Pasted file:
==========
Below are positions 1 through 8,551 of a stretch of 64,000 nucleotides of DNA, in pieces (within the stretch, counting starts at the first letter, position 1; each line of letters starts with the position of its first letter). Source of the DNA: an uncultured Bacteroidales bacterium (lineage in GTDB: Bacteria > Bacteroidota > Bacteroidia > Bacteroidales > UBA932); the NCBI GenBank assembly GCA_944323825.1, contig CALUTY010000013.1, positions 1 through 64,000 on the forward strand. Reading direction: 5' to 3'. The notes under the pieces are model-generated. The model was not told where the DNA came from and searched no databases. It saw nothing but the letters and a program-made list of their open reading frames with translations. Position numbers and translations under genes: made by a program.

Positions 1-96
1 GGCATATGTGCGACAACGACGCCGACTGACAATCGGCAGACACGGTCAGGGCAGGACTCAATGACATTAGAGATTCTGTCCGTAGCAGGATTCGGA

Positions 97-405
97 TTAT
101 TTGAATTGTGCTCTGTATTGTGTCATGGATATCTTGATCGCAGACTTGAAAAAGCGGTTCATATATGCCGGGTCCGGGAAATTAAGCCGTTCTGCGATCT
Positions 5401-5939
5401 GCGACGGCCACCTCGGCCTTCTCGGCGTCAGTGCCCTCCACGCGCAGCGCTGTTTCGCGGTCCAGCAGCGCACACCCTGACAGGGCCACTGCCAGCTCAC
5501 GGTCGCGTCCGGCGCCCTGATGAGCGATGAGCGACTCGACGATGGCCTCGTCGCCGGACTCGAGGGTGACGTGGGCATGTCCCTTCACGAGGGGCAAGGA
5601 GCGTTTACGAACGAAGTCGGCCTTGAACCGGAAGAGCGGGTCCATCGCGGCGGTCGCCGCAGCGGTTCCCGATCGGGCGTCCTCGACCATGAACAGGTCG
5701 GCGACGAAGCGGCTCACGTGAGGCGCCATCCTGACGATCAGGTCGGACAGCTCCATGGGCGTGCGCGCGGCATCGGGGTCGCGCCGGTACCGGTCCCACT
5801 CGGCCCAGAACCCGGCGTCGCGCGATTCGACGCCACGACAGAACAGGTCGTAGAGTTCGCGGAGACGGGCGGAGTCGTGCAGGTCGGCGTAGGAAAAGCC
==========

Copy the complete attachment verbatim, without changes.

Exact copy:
Below are positions 1 through 8,551 of a stretch of 64,000 nucleotides of DNA, in pieces (within the stretch, counting starts at the first letter, position 1; each line of letters starts with the position of its first letter). Source of the DNA: an uncultured Bacteroidales bacterium (lineage in GTDB: Bacteria > Bacteroidota > Bacteroidia > Bacteroidales > UBA932); the NCBI GenBank assembly GCA_944323825.1, contig CALUTY010000013.1, positions 1 through 64,000 on the forward strand. Reading direction: 5' to 3'. The notes under the pieces are model-generated. The model was not told where the DNA came from and searched no databases. It saw nothing but the letters and a program-made list of their open reading frames with translations. Position numbers and translations under genes: made by a program.

Positions 1-96
1 GGCATATGTGCGACAACGACGCCGACTGACAATCGGCAGACACGGTCAGGGCAGGACTCAATGACATTAGAGATTCTGTCCGTAGCAGGATTCGGA

Positions 97-405
97 TTAT
101 TTGAATTGTGCTCTGTATTGTGTCATGGATATCTTGATCGCAGACTTGAAAAAGCGGTTCATATATGCCGGGTCCGGGAAATTAAGCCGTTCTGCGATCT
Positions 5401-5939
5401 GCGACGGCCACCTCGGCCTTCTCGGCGTCAGTGCCCTCCACGCGCAGCGCTGTTTCGCGGTCCAGCAGCGCACACCCTGACAGGGCCACTGCCAGCTCAC
5501 GGTCGCGTCCGGCGCCCTGATGAGCGATGAGCGACTCGACGATGGCCTCGTCGCCGGACTCGAGGGTGACGTGGGCATGTCCCTTCACGAGGGGCAAGGA
5601 GCGTTTACGAACGAAGTCGGCCTTGAACCGGAAGAGCGGGTCCATCGCGGCGGTCGCCGCAGCGGTTCCCGATCGGGCGTCCTCGACCATGAACAGGTCG
5701 GCGACGAAGCGGCTCACGTGAGGCGCCATCCTGACGATCAGGTCGGACAGCTCCATGGGCGTGCGCGCGGCATCGGGGTCGCGCCGGTACCGGTCCCACT
5801 CGGCCCAGAACCCGGCGTCGCGCGATTCGACGCCACGACAGAACAGGTCGTAGAGTTCGCGGAGACGGGCGGAGTCGTGCAGGTCGGCGTAGGAAAAGCC